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Last week, the U.S. Supreme Court ruled out a question regarding citizenship status of respondents to the 2020 census.

The question hasn't been on the census since 2000 and even before that was only included on the long form that only about 1 in six households received. Most got a shorter form without any questions about immigration status.

President Trump's administration pushed to have the question included on the upcoming 2020 census form. That wasn't popular with some states. They feared a smaller count and the loss of federal funding as well as loss of seats (or at least failure to gain seats) in the U.S. House of Representatives.

So the matter went to court. The administration lost. The high court decided the administration's reasons for adding the question did not meet legal muster.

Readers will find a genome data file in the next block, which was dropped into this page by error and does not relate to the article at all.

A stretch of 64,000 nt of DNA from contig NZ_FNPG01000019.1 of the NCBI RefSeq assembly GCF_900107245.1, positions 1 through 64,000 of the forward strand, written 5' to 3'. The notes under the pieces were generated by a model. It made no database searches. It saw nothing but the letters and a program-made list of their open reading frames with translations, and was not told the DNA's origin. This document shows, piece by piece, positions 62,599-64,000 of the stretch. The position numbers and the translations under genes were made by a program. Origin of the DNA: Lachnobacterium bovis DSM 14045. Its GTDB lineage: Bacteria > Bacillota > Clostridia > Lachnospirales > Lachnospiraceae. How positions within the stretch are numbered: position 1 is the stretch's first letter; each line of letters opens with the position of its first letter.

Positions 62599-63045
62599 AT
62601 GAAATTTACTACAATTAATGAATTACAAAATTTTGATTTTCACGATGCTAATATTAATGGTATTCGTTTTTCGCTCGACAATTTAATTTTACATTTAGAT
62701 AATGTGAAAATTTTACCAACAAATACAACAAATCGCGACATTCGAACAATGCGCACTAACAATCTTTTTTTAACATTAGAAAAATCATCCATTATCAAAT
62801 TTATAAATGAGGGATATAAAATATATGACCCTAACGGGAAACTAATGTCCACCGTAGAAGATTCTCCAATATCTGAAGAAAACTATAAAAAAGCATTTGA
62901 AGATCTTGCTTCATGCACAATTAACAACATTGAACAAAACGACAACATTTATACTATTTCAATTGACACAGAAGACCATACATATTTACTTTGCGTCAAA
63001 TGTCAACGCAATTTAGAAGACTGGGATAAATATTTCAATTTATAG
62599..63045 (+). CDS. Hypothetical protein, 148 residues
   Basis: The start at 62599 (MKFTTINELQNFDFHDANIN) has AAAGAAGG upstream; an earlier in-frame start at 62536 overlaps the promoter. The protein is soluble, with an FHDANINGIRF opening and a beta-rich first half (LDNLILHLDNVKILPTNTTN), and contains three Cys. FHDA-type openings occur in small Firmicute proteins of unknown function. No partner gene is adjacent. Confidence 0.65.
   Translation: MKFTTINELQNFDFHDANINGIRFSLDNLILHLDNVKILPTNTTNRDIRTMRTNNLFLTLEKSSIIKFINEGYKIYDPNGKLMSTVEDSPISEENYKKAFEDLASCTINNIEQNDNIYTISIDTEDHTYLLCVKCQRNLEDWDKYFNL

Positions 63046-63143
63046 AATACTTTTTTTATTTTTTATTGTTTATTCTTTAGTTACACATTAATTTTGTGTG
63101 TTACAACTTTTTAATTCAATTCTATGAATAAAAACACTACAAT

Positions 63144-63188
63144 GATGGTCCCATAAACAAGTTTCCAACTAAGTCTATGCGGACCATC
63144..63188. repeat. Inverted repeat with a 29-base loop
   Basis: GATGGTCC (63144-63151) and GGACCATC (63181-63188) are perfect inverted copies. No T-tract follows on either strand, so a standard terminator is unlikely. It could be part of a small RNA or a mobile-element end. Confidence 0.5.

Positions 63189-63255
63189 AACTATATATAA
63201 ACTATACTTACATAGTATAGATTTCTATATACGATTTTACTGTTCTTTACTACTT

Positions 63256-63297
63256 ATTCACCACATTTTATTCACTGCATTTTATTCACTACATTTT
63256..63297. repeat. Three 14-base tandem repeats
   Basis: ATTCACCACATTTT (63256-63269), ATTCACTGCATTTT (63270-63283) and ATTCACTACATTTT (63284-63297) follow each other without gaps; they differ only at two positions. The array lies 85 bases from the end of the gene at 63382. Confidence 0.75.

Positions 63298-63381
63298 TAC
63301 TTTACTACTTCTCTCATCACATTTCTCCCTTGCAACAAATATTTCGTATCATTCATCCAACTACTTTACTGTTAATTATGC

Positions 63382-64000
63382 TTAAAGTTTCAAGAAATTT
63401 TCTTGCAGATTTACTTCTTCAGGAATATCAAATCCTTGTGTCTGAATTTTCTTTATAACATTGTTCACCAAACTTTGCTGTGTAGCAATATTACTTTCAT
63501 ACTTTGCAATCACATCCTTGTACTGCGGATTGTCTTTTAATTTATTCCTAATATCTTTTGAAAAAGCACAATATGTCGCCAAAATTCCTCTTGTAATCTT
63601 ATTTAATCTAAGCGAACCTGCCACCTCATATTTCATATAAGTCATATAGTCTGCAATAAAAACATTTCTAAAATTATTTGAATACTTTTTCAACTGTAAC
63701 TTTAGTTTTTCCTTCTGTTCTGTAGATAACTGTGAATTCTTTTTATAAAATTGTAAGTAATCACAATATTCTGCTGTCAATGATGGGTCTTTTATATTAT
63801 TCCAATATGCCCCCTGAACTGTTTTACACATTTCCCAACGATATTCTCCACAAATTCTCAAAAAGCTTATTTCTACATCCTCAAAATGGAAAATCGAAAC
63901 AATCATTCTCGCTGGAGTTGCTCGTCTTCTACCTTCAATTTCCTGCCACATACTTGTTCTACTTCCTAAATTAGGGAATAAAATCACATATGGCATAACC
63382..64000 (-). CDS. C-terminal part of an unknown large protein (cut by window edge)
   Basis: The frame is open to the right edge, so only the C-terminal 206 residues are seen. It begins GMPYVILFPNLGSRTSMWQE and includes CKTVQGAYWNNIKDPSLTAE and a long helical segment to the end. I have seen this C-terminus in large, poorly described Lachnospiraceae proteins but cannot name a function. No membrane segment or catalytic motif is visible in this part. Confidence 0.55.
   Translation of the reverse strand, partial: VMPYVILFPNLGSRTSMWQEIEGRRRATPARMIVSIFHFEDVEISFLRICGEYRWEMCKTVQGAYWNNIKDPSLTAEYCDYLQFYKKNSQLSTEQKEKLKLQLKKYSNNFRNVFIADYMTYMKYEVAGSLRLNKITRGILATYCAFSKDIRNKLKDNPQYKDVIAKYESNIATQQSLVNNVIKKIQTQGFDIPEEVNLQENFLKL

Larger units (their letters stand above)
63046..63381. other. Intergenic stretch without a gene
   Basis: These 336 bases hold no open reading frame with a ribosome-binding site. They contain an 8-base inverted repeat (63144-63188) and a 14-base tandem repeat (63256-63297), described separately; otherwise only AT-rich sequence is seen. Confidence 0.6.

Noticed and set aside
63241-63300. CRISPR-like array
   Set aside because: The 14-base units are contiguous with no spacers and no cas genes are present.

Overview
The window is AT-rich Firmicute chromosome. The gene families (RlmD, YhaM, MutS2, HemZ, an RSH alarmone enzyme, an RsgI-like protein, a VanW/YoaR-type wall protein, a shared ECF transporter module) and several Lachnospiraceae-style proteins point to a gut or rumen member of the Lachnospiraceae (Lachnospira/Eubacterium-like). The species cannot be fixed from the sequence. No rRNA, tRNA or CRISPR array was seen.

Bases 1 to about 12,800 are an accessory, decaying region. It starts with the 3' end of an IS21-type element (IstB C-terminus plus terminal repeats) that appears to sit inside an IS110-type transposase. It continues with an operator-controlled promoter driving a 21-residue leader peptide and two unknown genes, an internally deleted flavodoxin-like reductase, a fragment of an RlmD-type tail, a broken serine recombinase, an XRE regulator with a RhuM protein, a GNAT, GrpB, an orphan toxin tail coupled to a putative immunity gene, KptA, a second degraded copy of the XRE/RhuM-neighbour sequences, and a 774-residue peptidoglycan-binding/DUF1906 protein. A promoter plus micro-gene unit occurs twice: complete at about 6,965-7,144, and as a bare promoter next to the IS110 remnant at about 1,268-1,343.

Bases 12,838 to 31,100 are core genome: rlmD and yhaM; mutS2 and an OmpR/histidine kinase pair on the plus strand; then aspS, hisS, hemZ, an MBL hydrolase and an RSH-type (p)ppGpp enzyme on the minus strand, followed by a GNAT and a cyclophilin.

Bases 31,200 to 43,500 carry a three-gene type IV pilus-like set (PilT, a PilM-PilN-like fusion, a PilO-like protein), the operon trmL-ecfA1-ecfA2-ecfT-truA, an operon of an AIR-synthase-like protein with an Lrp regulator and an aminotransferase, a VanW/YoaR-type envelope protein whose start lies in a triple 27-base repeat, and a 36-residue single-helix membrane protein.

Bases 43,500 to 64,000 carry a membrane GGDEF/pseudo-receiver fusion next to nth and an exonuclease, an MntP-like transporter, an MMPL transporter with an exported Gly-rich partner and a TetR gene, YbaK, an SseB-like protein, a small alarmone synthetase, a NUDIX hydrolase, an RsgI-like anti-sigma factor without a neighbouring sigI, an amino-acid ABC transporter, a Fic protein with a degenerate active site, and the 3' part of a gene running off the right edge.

Just a couple of days ago, Secretary of Commerce Wilbur Ross announced that in the wake of the court decision, the question would not be on the 2020 form.

Then on Wednesday, President Trump contradicted Ross, taking to Twitter to say, "The News Reports about the Department of Commerce dropping its quest to put the Citizenship Question on the Census is incorrect or, to state it differently, FAKE!"

The president went on to say, "We are absolutely moving forward, as we must, because of the importance of the answer to this question."

Exactly how he plans to make this happen is unclear. We'll just have to wait and see.

For the record, we see no reason citizenship status shouldn't be on the census. It's an important piece of information. By the same token, we don't know how many honest responses we should expect.

The president may just be tweeting for effect with nothing in the works. Or he may be plannings some sort of showdown with nation's highest court. If so, he will likely learn there are limits to presidential power.

The citizenship question can wait until better arguments are found. This isn't something the president should fall on his sword over.

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